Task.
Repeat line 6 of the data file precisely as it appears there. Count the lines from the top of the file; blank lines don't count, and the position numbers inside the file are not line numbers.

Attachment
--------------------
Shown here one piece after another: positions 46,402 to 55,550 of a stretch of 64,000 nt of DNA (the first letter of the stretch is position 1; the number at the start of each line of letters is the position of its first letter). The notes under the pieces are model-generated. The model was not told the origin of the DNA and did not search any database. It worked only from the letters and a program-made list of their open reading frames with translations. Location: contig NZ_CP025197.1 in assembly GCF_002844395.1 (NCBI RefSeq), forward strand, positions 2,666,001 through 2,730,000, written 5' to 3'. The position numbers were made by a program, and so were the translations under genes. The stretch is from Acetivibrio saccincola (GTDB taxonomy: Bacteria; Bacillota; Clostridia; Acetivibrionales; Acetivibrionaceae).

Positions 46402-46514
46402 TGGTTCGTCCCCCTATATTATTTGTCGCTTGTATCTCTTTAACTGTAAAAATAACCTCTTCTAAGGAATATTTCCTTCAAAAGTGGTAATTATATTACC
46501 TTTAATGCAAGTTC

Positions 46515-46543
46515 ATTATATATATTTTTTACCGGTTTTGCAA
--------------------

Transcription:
46515 ATTATATATATTTTTTACCGGTTTTGCAA